It takes five years for Hammergarlic to develop from seed to fully grown product
The garlic bulbs that are reserved for planting are left untouched until they produce seeds in September. The long, purple seeds are reminiscent of cumin. The following year, the small seeds are sorted according to size. Only seeds with a tail of a hairīs breadth are fit to be sown. In early October, these small seeds are sown with the greatest of care. During the third year, they form black seed capsules resembling little balls, 4 mm in diameter. The seed capsules are planted in a new place. During the fourth year, they form small cloves the size of a womanīs fingernail. Once again, these small cloves are planted 20 - 25 cm apart in a new place. Finally, in the fifth year, the Hammergarlic has grown into bulbs of the finest quality.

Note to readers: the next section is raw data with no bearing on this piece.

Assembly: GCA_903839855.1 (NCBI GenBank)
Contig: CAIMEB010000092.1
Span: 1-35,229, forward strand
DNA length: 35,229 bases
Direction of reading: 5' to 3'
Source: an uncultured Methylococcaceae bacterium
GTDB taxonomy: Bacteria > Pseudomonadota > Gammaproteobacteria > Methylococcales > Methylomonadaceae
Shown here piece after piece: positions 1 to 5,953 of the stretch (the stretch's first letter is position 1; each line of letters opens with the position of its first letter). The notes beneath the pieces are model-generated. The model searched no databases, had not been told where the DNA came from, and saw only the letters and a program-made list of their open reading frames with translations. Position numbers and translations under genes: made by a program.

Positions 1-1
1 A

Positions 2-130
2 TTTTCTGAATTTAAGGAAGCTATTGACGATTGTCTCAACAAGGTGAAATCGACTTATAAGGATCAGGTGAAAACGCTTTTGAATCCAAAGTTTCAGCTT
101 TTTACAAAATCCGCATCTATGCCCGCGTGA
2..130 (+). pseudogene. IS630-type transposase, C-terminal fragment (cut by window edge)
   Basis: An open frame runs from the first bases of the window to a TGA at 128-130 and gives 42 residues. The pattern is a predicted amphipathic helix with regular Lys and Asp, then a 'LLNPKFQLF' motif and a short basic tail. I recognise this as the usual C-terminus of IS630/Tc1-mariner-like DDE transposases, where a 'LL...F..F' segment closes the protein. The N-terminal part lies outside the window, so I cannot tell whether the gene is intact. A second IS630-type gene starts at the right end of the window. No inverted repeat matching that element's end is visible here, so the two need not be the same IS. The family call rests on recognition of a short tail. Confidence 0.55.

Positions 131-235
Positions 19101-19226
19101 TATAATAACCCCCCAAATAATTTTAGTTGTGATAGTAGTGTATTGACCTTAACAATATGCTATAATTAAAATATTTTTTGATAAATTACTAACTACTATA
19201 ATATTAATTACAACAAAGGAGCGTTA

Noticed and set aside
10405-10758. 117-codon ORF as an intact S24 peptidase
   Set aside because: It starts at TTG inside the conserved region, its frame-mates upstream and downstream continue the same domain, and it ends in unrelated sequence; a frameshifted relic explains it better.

Top quality bulbs. Each clove weights 20 - 25 g.
The bulbs are then certified according to Czech agricultural regulations. When a grower has his garlic bulbs certified, he exchanges bulbs with another grower in the area. This is done to avoid crop failure and disease in the garlic production.
Achieving a good harvest requires great patience on the part of the growers. Each grower must check the plants at least ten times during each growing season.
Hammergarlic is extremely sensitive during its cultivation. It may grow well in one part of a village and badly in another. The garlic remains in the ground from the end of September until July the following year, then it is harvested.
After being dried for three weeks, the roots are cut of. It is vital to cut them off evenly, allowing a white ring to form on the underside of the Hammergarlic. After this, the long stalks are cut off, leaving a stalk just three centimetres long. This is as hard as a stick of wood. No other variety of garlic forms such a hard stalk. Around this stalk are 4 - 6 gloriously big, purplish-blue cloves of garlic.
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